Author: Edward

Dotmund’s Eureaux Tapestry: Day Two

Well, the first day of the 2016 European Championships is over and it’s reasonable to say that it was a pretty dismal one for the English, at least. We’ve already addressed the disturbances in Marseille last night on these pages, so it’s probably time for a little light relief in the form of day two of Dotmund’s Eureaux Tapestry, which will be telling the story of this summer’s European Championships through the medium of a Bayeux tapestry-esque illustration. So, featuring no-necked melts in England shirts, trigger-happy, tear gas wielding gendarmes, and happily celebrating French people, here’s the second instalment...

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Dotmund’s Bayeux Odyssey: Day One

Long time readers of this site will already be plenty aware of the fact that we love a bit of art here on 200%. From that picture of dogs playing poker to the poster of a woman scratching her backside whilst playing tennis, there isn’t any art that we don’t like. In 2010, Edward Carter took the story of France’s brief involvement in the competition and told it through the means of a Bayeux Tapestry, and this summer, as it’s being held in France, he’s telling the story of the entire tournament. He’s already indicated the extent of the...

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10 Years of Twohundredpercent: Mungo Rides Again

Those amongst you with long memories will probably remember our cartoon series, Shit Shot Mungo. Over the course of 110 cartoons and a handful of specials, Edward Carter (and later David Squires) told us the story of Mungo McCrackas, a striker who was (almost) inexplicably signed by the Scottish club Heart of Clackmannanshire on a ten year contract that was worth £47m per year and guaranteed that he had to start every match up front and on his own. Such contractual details didn’t overly bother the club’s chairman and magnet magnate Sir Roddy Bulbs, of course, but they didn’t...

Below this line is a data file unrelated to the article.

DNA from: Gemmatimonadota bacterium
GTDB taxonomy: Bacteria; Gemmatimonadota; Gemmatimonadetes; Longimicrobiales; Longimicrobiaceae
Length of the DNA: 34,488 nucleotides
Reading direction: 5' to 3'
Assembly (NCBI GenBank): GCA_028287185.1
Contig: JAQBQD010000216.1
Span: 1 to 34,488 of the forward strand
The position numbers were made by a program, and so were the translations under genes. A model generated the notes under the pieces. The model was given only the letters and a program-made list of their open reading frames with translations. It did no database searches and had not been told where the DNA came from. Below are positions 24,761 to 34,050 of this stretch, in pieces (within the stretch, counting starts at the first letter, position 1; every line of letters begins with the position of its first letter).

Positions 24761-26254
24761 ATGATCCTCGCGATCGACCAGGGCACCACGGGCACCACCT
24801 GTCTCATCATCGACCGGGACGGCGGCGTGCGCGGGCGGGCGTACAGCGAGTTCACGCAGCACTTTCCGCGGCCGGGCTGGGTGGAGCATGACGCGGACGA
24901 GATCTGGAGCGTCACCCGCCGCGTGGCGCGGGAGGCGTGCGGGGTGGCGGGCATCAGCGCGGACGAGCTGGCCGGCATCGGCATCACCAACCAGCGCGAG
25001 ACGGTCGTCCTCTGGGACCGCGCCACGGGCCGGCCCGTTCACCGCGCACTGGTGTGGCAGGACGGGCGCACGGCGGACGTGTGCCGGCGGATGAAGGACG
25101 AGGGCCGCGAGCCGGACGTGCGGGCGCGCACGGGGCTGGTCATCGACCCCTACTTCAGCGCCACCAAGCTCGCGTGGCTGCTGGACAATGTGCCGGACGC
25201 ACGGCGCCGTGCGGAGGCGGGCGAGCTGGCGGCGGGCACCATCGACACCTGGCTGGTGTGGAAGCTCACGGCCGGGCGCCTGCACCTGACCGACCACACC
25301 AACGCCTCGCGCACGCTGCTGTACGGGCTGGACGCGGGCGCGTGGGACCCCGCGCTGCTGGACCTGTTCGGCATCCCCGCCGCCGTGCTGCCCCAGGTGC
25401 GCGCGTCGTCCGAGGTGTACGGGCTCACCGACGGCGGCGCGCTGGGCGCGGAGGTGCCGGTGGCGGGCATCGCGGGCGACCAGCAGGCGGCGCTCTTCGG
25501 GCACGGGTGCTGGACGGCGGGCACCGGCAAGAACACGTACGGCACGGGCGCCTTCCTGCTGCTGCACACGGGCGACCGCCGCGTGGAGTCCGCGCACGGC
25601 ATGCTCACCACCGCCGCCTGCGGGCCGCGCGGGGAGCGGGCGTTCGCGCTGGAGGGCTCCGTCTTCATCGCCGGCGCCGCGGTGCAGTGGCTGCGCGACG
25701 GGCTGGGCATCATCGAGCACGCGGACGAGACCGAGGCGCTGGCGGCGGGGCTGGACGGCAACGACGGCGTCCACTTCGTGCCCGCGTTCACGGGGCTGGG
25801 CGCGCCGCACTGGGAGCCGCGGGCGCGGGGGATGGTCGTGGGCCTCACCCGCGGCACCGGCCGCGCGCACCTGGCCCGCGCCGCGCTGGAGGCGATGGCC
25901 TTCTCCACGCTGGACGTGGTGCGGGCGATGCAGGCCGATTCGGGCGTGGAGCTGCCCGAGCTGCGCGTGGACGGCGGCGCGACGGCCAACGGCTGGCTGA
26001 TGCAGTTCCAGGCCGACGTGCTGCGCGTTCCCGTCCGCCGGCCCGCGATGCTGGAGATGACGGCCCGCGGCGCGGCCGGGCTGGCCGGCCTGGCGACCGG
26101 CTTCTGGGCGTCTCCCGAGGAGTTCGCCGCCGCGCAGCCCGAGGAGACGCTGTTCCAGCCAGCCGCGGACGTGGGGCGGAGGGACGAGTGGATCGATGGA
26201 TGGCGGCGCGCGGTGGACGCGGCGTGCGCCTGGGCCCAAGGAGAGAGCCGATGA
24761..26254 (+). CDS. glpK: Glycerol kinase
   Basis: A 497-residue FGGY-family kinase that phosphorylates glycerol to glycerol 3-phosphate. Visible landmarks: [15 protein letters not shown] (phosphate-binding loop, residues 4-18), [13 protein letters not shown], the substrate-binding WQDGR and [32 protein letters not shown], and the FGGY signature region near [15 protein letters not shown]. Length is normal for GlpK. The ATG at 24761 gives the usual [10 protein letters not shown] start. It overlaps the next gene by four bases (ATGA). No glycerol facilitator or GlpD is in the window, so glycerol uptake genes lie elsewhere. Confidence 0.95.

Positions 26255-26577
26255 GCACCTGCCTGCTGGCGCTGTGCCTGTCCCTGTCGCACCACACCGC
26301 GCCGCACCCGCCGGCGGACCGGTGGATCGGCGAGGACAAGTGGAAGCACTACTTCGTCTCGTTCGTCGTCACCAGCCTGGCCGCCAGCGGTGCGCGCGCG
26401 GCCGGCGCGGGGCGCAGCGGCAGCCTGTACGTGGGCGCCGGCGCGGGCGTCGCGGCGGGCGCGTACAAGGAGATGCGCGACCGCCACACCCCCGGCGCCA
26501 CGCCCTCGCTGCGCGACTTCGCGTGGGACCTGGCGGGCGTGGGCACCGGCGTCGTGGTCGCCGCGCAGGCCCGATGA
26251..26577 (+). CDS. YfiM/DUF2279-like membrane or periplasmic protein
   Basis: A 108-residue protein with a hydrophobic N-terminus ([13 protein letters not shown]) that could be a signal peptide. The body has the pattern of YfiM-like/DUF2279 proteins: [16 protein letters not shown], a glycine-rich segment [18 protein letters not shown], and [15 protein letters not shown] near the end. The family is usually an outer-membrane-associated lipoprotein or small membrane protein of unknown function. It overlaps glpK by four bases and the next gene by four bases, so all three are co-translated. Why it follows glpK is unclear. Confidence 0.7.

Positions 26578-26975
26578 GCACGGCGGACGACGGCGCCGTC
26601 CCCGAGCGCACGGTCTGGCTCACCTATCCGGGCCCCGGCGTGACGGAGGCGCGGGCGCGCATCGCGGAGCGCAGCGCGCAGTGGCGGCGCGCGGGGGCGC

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Parking The Coach, Part Two: Valeriy Lobanovskyi

In the second of our new series on the great coaches of the past, Edward Carter looks at the life and career of Valeriy Lobanovskyi, with both words and a picture. In spite of what watching Sunderland might teach us to the contrary, association football stubbornly refuses to be purely categorised as an art form. Even when played at its most aesthetically pleasing, football remains a game that prizes gusto over brio. It is, in the final analysis, always fundamentally an exercise in mathematics, an activity, a sport and a business built on results and results alone. Nevertheless, popular...

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Parking The Coach, Part One: Guy Roux

In the first of this brand new series on the greatest coaches of all-time, Edward Carter picks apart the life and times of one of the longest serving coaches in the entire history of the game – Auxerre’s idiosyncratic Guy Roux. It is a truism, well accepted by all parties with a vested interest in Association Football (with perhaps the exception of people who are actually responsible for the hiring and firing of such people), that managerial continuity is a Good Thing. Successful clubs can often look back to a period when on-field affairs were less than optimal, when...

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